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Adobe Revoking Code Signing Certificate Used To Sign Malware

Hackers Breached An Adobe Server To Gain Access To Code Signing Infrastructure

Adobe will be revoking a code signing certificate next week after discovering two pieces of malware that had been digitally signed with Adobe's credentials.

The malicious utilities, pwdump7 v7.1 and myGeeksmail.dll, both came from the same source and were signed with valid Adobe digital certificates, Brad Arkin, senior director of security for Adobe products and services, wrote on the Adobe Secure Software Engineering Team blog on Thursday. The company traced the certificates to a compromised build server, at which point the certification signing infrastructure was decommissioned, Arkin wrote.

Adobe Code Signing CertificateAdobe plans to revoke the impacted certificate on Oct. 4 for all software code signed after July 10. An interim service will resign affected products.

After initial investigation, the company identified a compromised build server which had been used to access the code signing infrastructure, Arkin wrote. The build server did not have rights to any public key infrastructure functions other than the ability to issue requests to the signing service and did not have access to any Adobe products such as Flash Player, Adobe Reader, Shockwave Player, or Adobe AIR, Arkin said.

So far, Adobe has not seen any evidence of compromise related to any other sensitive information such as Adobe source code or customer, financial or employee data.

The revocation would only affect Adobe software signed with the affected certificate that runs on Windows, as well as three Adobe AIR applications (Adobe Muse, Adobe Story AIR, and desktop services) that run on both Windows and Mac OS X, Arkin said.

The revocation will not impact any other Adobe software on Macs and other platforms.

Adobe is waiting till Oct. 4 to revoke the certificate to provide time for customers, especially administrators in managed environments, who may need to take action beforehand, Wiebke Lips, an Adobe spokesperson, told SecurityWeek.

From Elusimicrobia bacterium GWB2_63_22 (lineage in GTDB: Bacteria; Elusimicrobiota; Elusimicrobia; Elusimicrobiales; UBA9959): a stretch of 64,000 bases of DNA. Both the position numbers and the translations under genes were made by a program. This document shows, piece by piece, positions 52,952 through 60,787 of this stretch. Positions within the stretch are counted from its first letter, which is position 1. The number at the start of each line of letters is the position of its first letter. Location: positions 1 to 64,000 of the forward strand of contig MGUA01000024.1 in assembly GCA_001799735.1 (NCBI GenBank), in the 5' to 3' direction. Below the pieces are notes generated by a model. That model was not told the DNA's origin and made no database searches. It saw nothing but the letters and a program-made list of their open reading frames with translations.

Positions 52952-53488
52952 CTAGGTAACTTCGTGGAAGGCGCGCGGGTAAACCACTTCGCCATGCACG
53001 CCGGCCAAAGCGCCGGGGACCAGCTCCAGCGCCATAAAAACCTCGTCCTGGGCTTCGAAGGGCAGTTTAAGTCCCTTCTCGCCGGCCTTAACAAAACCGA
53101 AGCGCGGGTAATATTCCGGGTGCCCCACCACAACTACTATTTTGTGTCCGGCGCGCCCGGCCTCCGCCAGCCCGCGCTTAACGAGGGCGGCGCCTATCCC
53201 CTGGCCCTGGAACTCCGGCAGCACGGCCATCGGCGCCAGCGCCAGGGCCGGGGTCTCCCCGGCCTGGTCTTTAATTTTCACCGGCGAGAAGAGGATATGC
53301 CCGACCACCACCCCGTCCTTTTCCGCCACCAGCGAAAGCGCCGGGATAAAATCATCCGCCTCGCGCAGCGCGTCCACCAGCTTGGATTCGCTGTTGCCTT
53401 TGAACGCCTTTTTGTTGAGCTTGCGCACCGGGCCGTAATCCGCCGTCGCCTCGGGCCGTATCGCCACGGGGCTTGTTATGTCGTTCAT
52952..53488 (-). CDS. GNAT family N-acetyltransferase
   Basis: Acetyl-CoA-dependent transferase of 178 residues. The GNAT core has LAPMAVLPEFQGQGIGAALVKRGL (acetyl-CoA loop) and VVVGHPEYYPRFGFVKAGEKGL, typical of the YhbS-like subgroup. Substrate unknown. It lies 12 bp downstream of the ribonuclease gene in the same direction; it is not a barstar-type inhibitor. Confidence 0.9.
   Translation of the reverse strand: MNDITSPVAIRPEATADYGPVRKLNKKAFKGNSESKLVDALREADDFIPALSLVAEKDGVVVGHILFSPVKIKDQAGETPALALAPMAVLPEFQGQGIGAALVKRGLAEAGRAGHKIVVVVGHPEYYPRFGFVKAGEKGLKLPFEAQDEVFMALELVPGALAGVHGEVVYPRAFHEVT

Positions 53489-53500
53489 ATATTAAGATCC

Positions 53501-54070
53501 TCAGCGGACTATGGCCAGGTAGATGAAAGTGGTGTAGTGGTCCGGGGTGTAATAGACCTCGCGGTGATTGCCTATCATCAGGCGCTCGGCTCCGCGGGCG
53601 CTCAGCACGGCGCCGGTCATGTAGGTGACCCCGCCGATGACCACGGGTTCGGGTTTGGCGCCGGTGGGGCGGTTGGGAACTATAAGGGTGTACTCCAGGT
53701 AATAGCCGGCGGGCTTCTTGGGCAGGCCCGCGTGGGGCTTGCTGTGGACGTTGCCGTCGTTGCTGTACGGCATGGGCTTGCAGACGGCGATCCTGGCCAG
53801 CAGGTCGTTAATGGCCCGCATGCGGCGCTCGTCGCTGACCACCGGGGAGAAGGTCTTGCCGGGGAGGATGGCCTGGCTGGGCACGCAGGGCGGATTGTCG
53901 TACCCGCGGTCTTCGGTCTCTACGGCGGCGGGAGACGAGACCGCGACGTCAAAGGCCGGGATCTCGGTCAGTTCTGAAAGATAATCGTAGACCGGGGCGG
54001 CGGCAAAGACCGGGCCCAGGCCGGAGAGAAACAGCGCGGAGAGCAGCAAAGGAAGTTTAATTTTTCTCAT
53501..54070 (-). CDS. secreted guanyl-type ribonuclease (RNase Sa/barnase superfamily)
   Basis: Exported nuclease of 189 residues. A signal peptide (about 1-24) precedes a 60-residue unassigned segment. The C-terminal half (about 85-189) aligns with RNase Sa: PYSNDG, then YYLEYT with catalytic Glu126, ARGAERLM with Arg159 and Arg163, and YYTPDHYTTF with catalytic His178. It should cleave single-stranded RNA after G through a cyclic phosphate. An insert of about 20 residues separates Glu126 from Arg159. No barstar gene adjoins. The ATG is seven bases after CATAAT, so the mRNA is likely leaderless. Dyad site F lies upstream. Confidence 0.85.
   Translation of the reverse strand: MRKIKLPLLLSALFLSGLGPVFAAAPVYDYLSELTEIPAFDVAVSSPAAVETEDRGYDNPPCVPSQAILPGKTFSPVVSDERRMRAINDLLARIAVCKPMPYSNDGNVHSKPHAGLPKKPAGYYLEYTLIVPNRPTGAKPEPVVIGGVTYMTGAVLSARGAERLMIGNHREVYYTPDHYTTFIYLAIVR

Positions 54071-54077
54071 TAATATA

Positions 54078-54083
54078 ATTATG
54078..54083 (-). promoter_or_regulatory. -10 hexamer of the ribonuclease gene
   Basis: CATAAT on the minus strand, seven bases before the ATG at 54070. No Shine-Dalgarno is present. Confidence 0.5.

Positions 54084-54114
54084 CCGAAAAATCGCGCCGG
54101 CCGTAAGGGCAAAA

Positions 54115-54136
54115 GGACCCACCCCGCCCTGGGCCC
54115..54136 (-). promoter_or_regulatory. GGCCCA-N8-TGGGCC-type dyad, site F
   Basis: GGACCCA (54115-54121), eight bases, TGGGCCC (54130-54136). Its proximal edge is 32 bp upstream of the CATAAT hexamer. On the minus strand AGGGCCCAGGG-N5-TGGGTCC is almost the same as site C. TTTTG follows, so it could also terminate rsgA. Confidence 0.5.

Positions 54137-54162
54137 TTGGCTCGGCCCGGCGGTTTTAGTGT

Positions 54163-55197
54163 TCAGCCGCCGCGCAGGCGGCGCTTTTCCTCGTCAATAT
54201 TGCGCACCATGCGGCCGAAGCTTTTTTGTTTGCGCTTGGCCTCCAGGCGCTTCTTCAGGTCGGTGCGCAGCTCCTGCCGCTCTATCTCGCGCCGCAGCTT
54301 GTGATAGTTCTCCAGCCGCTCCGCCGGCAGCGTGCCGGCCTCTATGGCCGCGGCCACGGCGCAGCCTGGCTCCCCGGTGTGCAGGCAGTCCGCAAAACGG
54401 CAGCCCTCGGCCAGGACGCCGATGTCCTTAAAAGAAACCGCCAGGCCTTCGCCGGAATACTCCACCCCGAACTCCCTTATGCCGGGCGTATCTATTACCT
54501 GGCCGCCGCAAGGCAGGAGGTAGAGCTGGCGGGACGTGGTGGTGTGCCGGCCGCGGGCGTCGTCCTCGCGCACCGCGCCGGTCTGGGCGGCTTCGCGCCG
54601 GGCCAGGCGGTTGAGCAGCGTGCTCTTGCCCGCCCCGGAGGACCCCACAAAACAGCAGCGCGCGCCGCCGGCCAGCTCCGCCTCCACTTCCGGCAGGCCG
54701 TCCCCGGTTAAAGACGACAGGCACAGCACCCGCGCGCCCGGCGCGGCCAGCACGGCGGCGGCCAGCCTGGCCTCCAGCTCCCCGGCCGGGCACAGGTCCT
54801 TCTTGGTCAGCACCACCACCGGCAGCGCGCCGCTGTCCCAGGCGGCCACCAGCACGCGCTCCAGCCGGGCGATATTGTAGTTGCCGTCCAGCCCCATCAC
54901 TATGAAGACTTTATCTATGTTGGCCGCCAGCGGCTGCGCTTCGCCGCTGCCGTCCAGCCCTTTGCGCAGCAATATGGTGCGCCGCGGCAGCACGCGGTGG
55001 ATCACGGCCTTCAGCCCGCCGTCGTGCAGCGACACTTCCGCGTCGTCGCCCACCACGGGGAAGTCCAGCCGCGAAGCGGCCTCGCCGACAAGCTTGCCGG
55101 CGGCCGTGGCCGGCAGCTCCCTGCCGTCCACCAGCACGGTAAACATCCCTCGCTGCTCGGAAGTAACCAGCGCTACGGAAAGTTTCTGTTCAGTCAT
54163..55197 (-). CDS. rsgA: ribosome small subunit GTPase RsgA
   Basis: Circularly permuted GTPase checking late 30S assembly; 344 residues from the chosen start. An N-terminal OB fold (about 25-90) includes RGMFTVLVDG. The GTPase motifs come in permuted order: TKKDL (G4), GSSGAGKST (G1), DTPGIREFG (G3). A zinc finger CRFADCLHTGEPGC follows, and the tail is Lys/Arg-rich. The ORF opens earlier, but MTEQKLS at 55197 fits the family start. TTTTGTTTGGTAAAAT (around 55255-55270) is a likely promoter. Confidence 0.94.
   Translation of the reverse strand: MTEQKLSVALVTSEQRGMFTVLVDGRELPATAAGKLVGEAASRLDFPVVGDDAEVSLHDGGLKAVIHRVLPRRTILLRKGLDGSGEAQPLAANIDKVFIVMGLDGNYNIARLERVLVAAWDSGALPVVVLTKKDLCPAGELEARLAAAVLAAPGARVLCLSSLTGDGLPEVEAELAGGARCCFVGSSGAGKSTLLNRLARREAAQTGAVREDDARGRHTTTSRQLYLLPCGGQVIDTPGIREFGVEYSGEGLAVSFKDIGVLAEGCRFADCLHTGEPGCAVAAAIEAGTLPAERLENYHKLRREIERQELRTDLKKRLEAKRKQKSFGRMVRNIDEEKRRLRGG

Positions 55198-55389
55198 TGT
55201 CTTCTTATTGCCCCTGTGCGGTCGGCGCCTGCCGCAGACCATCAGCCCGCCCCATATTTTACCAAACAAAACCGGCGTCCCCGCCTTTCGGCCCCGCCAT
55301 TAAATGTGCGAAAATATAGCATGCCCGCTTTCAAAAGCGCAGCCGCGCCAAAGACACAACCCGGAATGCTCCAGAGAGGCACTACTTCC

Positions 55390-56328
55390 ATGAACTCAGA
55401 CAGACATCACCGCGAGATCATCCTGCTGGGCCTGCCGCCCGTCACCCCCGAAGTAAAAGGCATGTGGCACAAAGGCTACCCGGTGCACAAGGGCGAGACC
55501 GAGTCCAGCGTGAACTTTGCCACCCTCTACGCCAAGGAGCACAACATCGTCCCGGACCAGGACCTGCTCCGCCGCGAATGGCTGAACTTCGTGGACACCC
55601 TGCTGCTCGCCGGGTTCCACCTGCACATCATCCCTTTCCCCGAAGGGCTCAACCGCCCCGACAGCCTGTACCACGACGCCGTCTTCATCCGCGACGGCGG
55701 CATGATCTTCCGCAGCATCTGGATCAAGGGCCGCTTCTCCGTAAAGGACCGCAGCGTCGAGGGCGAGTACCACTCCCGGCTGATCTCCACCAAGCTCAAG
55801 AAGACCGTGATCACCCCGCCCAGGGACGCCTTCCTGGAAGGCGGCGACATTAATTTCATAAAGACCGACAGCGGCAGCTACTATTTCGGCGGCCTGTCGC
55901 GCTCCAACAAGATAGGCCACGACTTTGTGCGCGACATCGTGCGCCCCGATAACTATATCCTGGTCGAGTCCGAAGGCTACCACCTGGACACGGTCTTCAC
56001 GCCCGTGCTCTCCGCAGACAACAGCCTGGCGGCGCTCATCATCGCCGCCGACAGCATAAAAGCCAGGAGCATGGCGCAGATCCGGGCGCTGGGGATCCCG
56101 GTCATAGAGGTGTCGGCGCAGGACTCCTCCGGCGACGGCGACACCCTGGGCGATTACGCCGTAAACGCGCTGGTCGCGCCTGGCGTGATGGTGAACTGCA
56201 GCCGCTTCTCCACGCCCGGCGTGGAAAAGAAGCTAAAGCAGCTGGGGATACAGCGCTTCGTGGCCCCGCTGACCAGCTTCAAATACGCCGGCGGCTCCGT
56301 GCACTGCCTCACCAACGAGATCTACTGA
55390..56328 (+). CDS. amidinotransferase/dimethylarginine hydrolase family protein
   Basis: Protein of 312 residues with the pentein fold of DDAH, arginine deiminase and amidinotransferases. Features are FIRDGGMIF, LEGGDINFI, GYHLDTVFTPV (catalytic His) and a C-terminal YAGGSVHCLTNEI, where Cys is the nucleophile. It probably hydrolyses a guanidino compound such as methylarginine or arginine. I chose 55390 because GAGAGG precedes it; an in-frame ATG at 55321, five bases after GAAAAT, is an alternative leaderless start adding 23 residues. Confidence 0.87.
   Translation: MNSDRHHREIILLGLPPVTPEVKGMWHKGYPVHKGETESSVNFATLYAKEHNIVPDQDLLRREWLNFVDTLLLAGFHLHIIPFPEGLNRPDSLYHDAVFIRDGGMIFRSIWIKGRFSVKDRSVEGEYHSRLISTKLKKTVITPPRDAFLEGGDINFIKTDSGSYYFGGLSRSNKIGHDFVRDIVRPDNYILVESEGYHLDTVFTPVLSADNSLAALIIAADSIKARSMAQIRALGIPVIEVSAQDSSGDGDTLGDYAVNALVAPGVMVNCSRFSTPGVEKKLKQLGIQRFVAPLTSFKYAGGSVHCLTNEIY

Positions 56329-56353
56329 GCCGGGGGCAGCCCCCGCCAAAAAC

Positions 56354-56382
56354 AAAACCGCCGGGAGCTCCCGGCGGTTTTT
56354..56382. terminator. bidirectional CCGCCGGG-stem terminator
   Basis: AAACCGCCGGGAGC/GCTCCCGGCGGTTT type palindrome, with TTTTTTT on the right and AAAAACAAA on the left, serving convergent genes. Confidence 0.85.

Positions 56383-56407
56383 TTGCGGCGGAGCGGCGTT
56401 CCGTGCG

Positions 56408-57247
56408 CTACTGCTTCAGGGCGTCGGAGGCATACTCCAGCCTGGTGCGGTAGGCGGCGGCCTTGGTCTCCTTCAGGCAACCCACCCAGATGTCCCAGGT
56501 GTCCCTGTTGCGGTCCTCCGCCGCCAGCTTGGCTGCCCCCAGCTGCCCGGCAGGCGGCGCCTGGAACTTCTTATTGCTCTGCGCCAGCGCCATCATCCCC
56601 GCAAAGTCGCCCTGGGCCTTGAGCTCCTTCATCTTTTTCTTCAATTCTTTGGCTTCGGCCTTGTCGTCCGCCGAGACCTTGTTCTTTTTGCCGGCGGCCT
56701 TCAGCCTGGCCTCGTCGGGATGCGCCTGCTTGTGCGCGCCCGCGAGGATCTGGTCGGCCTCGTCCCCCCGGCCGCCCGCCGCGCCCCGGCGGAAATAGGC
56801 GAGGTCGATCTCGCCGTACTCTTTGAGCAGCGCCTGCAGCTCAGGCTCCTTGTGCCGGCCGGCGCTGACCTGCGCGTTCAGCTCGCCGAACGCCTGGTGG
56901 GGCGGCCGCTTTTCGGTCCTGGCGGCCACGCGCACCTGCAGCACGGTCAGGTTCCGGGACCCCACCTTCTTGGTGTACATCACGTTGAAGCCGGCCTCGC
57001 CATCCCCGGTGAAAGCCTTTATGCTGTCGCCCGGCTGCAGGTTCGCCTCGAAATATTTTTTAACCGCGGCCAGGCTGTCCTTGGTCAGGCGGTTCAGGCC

The build server was infected with malware, which is probably how attackers gained access to the machine in the first place, Arkin said. It is likely the attackers gained access to another Adobe machine and "leveraged standard advanced persistent threat (APT) tactics" to access the build server, Arkin said.

When asked whether the certificates had been stolen, Lips said, "Definitely not!" The private keys associated with the Adobe code signing certificates were stored in Hardware Security Modules (HSMs) kept in physically secure facilities. Adobe has confirmed during the course of its investigation the private key associated with the Adobe code signing certificate was not extracted from the Hardware Security Module, Lips explained.

The "vast majority" of Adobe customers on Windows will not be affected. Adobe has seen the only two malicious utilities and the evidence indicates that the certificate was not used to sign widespread malware, Lips said.

The pwdump7 v 7.1 utility extracts password hashes from the Windows operating system and myGeeksmail.dll is a malicious ISAPI filter, according to the blog post. Adobe does not believe versions of the ISAPI filter are publicly available.

Adobe is currently re-signing applications using the interim service, which also has "offline human verification" to ensure that all files are valid Adobe products. The company is also in the process of deploying a "new, permanent signing solution."

System administrators should keep an eye out for security software updates to defend against these utilities, Arkin recommended. They can also create a Software Restriction Policy via Group Policy to disallow the execution of malicious utilities. Moving the impacted Adobe certificate to the Windows Untrusted Certificate Store does not appear to block these utilities from executing.

"Adobe does not recommend using the Untrusted Certificate Store in this situation," Arkin said.

According to Adobe, most customers won't notice anything out of the ordinary during the certificate revocation process, but some IT administrators may have to take some actions.

"A small number of customers, in particular administrators in managed Windows environments, may need to take certain action," Adobe said.

“Certificate-based compromises are becoming as common as phishing attacks and malware infections," Jeff Hudson, CEO of Venafi told SecurityWeek. "Adobe’s admission that one of its certificates has been hijacked is another example of why organizations that rely on this most basic trust technology need to have a strategy in place for quickly identifying, revoking and replacing them when they have been compromised.” 

“Unfortunately, most organizations wait until a disaster strikes before taking action, hopefully this will serve as a wake-up call to all enterprises that there is simply no excuse for not having a remediation plan in place,” Hudson added.

To determine if your organization is impacted, you can view the Security Certificates update page. 

Additional reporting by Mike Lennon

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Related: Microsoft Update Forces Min Certificate Key Length of 1024 Bits

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Fahmida Y. Rashid is a Senior Contributing Writer for SecurityWeek. She has experience writing and reviewing security, core Internet infrastructure, open source, networking, and storage. Before setting out her journalism shingle, she spent nine years as a help-desk technician, software and Web application developer, network administrator, and technology consultant.